“People think that stories are shaped by people. In fact, it's the other way around.”  - Terry Pratchett (from Witches Abroad)

Thumbelina by Lisbeth Zwerger

Art above: "Cinderella" by Edmund Dulac (1882-1953), "Snow White" by Angela Barrett, "Round the Oak Tree" by Kelly Louise Judd, and "Thumbelina" by Lisbeth Zwerger.

The way things change

Into the woods

A few last snow pictures for you, for in fact the snow is already gone -- it  vanished as suddenly as it came. We went to sleep one night to icy white slopes and woke to find green grass hills again, snowmelt flooding the rivers and streams. Not a patch of snow or ice was left. Things can change so quickly.

This time last year, I was traveling through a deep, dark forest that seemed to have no end; now the road winds in new directions and I'm grateful for all that's changed since then: for the ways that bodies and psyches heal; for creative hands and resilient spirits; for the blessings of family, community, and the quiet miracle of daily living.

Today's quotes go out to any of you who are walking through your own dark woods right now. May there be trees to befriend you, and foxes to guide you, and stories to light the way.

Among the trees

"In many shamanic societies, if you came to a medicine person complaining of being disheartened, dispirited, or depressed, they would ask one of four questions: When did you stop dancing? When did you stop singing? When did you stop being enchanted by stories? When did you stop finding comfort in the sweet territory of silence?" 

- Gabrielle Roth

"Stories are medicine. I have been taken with stories since I heard my first. They have such power; they do not require that we do, be, act, anything — we need only listen."

- Clarissa Pinkola Estes

Tree elder in snow

"I had lines inside me, a string of guiding lights. I had language. Fiction and poetry are doses, medicines. What they heal is the rupture reality makes on the imagination. I had been damaged, and a very important part of me had been destroyed -- that was my reality, the facts of my life. But on the other side of the facts was who I could be, how I could feel. And as long as I had words for that, images for that, stories for that, then I wasn't lost."

- Jeanette Winterson

The Ice Forest

"There are certain children who are told they are too sensitive, and there are certain adults who believe sensitivity is a problem that can be fixed in the way that crooked teeth can be fixed and made straight. And when these two come together you get a fairytale, a kind of story with hopelessness in it. I believe there is something in these old stories that does what singing does to words. They have transformational capabilities, in the way melody can transform mood. They can't transform your actual situation, but they can transform your experience of it. We don't create a fantasy world to escape reality, we create it to be able to stay. I believe we have always done this, used images to stand and understand what otherwise would be intolerable."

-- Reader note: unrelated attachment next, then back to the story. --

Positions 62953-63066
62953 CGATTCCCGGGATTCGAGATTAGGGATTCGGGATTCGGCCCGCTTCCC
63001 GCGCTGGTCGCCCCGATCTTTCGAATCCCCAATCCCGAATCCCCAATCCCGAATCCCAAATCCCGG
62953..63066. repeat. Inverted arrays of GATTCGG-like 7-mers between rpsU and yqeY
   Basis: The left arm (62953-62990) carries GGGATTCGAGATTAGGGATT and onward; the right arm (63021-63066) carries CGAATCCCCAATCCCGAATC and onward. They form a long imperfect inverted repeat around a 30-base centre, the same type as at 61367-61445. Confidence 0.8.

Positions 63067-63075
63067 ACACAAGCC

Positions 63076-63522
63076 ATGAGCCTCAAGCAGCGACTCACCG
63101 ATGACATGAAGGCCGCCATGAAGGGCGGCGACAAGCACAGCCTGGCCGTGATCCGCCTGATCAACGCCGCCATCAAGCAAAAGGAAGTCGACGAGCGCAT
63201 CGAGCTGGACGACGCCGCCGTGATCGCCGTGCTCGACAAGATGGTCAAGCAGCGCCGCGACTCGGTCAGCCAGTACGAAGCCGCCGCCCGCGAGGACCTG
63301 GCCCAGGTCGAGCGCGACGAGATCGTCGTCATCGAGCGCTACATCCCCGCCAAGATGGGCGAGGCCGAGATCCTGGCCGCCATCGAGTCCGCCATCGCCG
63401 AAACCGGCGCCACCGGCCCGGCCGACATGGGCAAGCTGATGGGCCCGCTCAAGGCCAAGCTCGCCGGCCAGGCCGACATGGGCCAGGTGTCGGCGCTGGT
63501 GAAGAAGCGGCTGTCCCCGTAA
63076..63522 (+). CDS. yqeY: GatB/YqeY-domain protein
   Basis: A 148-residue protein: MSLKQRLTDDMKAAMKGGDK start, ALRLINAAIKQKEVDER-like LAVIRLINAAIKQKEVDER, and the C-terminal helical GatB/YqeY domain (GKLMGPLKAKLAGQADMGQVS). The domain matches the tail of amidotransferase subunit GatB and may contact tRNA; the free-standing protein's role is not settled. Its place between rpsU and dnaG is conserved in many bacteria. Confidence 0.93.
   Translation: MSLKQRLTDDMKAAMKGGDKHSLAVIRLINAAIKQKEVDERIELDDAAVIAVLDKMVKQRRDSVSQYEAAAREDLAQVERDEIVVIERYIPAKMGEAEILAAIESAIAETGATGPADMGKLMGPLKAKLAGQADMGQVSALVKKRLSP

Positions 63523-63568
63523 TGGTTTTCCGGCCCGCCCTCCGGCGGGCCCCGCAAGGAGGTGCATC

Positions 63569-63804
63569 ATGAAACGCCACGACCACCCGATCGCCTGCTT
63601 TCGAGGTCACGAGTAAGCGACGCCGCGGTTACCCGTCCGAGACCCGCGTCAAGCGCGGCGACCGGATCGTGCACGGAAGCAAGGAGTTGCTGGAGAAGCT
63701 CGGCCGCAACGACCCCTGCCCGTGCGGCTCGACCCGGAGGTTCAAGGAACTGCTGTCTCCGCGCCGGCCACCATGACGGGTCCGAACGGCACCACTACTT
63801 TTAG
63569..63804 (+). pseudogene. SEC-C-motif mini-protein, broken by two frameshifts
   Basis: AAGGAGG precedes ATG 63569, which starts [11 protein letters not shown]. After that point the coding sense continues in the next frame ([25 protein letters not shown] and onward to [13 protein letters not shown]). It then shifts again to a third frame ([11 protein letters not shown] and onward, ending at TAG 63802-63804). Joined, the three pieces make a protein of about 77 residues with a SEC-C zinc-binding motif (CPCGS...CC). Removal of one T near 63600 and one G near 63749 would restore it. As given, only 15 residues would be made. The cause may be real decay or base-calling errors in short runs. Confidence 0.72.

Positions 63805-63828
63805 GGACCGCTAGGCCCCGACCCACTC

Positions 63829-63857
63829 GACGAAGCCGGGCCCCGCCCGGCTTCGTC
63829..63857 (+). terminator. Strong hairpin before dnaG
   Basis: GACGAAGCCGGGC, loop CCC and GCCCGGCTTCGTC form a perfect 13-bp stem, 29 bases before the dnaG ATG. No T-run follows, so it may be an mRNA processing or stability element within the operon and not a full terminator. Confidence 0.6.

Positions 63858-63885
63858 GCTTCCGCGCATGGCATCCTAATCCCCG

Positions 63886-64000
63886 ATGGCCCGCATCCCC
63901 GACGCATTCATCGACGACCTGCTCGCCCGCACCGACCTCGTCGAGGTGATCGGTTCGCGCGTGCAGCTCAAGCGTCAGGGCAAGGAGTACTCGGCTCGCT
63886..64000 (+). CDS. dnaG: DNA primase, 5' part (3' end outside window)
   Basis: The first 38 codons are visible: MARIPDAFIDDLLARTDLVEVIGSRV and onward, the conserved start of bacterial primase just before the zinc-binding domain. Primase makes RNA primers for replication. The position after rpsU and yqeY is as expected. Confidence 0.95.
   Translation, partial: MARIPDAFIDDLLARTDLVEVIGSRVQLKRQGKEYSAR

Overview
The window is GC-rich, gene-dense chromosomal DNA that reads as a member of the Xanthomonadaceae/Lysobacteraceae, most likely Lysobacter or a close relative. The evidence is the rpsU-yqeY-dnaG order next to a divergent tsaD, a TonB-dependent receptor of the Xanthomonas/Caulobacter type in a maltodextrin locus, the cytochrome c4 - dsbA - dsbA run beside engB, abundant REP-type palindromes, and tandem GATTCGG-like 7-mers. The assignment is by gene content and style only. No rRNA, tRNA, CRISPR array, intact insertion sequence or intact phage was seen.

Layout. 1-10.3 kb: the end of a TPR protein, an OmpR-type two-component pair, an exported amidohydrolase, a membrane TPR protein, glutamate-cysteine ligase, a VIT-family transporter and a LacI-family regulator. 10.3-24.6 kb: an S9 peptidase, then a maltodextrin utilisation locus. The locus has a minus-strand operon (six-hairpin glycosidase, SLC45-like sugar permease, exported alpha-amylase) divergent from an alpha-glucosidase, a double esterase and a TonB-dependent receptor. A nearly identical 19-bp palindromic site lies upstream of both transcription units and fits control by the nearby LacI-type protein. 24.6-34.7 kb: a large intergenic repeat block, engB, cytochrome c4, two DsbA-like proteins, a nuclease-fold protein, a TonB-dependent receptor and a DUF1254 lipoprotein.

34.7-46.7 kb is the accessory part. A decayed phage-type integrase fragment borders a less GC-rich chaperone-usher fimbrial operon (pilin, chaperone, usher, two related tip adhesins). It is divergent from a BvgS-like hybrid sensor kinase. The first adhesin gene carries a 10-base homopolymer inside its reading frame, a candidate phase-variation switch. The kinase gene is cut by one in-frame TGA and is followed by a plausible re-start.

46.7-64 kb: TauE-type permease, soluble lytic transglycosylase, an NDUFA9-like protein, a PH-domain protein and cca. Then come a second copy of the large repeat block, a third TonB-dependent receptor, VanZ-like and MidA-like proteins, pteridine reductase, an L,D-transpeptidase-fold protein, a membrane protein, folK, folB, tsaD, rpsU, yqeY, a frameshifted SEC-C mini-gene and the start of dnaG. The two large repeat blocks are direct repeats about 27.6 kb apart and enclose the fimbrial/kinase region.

Lynda Barry 

The way out of the woods

“When you enter the woods of a fairy tale and it is night, the trees tower on either side of the path. They loom large because everything in the world of fairy tales is blown out of proportion. If the owl shouts, the otherwise deathly silence magnifies its call. The tasks you are given to do (by the witch, by the stepmother, by the wise old woman) are insurmountable - pull a single hair from the crescent moon bear's throat; separate a bowl's worth of poppy seeds from a pile of dirt. The forest seems endless. But when you do reach the daylight, triumphantly carrying the particular hair or having outwitted the wolf; when the owl is once again a shy bird and the trees only a lush canopy filtering the sun, the world is forever changed for your having seen it otherwise. From now on, when you come upon darkness, you'll know it has dimension. You'll know how closely poppy seeds and dirt resemble each other. The forest will be just another story that has absorbed you, taken you through its paces, and cast you out again to your home with its rattling windows...."